New UW-Madison study aims to prevent deaths by suicide
MADISON, Wis. (WMTV) - Researchers with the University of Wisconsin-Madison are launching a new study in hopes of improving people’s well-being and preventing deaths by suicide.
According to the World Health Organization, more than 700,000 people die by suicide every single year globally. The U.S. Surgeon General recently flagged ‘significant increases’ of certain mental health disorders among youth.
The UW-Madison Center for Healthy Minds and Wisconsin Institute for Sleep and Consciousness are overseeing the multi-phase study that uses a combination of meditation and targeted brain stimulation.
“If we can boost the capacity of the brain to exhibit plasticity and at the same time teach people simple meditation strategies to improve their well-being, it’s kind of like a double-positive whammy,” Director and Founder of Center for Healthy Minds Dr. Richard Davidson said.
Participants will meditate during the day using an app-based training, while brain stimulation is used to nudge different parts of the brain at night.
“Neuro stimulation during sleep is hypothesized to improve the consolidation of the skills that the participants are learning during the day,” Dr. Davidson said. “They’re learning meditation during the day, these are skills of well-being, and we’re attempting to boost the consolidation of these skills by engaging in this neuro stimulation while they’re sleeping.”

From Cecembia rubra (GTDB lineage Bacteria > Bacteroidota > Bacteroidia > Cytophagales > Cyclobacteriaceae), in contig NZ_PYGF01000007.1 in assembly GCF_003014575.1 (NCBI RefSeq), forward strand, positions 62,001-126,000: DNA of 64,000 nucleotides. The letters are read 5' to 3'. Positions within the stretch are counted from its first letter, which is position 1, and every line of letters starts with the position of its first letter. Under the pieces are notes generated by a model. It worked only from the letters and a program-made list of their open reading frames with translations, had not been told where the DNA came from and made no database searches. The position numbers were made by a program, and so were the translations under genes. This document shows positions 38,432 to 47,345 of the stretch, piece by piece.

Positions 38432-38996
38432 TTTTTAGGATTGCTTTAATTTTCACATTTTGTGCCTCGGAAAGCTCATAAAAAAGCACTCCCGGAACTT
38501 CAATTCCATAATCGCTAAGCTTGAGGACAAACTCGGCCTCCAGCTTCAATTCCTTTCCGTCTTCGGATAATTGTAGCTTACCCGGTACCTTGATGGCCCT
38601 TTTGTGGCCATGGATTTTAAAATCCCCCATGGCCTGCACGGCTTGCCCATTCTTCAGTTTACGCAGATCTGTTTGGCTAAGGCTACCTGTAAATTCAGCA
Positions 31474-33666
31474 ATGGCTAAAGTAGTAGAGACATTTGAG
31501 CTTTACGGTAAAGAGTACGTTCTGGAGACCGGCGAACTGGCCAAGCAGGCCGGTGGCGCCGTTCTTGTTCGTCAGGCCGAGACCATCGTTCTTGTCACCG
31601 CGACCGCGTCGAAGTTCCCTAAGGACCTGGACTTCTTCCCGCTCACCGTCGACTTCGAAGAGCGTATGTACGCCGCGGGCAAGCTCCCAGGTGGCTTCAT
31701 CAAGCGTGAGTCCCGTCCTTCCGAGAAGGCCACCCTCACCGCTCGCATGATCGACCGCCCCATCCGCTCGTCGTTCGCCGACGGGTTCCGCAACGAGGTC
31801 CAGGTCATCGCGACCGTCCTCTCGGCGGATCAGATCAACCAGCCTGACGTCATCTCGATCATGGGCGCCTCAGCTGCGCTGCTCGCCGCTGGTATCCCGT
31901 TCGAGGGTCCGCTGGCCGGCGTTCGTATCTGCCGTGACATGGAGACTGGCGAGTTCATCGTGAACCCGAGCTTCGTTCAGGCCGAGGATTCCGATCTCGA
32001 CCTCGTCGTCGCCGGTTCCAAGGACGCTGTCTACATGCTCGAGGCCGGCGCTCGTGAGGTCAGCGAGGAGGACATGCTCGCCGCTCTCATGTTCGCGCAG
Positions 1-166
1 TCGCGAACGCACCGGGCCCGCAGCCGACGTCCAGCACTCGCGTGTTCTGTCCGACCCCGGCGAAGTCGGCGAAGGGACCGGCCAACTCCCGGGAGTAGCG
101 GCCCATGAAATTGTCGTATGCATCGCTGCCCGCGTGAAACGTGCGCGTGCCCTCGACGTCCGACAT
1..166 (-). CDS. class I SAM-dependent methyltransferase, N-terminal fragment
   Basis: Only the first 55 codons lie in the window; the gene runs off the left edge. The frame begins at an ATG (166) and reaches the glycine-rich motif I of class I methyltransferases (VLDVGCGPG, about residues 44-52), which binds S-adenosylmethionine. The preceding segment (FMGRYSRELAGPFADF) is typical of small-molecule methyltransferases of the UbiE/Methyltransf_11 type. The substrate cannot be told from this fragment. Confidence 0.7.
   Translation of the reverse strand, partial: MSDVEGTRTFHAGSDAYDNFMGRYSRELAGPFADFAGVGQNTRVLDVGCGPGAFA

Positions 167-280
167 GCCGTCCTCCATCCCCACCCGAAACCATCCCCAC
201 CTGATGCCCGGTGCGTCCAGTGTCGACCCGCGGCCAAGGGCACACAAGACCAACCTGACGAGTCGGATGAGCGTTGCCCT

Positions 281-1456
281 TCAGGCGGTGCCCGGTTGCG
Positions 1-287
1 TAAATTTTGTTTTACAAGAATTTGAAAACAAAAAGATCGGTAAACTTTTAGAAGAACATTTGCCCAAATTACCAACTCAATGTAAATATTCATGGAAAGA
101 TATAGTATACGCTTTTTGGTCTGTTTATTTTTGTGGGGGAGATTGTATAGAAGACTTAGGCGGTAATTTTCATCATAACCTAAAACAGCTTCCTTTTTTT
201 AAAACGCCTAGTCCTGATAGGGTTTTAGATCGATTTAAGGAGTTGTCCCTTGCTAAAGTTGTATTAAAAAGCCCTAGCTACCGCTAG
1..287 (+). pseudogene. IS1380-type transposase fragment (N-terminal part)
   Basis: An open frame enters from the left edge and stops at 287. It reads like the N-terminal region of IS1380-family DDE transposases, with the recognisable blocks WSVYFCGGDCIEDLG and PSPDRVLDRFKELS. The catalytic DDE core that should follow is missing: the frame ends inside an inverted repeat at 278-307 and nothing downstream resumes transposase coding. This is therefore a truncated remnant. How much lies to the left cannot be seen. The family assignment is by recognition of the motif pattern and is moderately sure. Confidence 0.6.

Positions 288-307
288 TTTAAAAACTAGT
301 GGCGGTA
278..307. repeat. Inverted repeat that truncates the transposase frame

The multimillion dollar project is being funded by the Defense Advanced Research Projects Agency (DARPA), a research agency responsible for the development of emerging technologies for use by the military.
“Four times the number of people, have taken their own lives who were either active duty or veterans then were killed during the entire 20 years of war,” Project Manager Dr. Grek Witkop said. “Roughly we know we lose approximately 20 veterans or active-duty soldiers per day. And so it’s this ongoing tragedy of veteran and active-duty suicide that really motivated this program.”
Dr. Witkop said Wisconsin, along with Columbia and Harvard university’s were chosen to lead their suicide prevention efforts.
“The Wisconsin team was chosen primarily because of this idea around preventing this from occurring, helping people’s brains, the capacity to regulate emotions and come up with different alternatives and prevent this.”
According to Dr. Davidson, the study is in its initial phases, with next steps expected to begin early next year.
“If we can cultivate well-being, if we can improve resilience in large populations of people, we can decrease the likelihood that any individual will succumb to more serious pathology later on,” he said.
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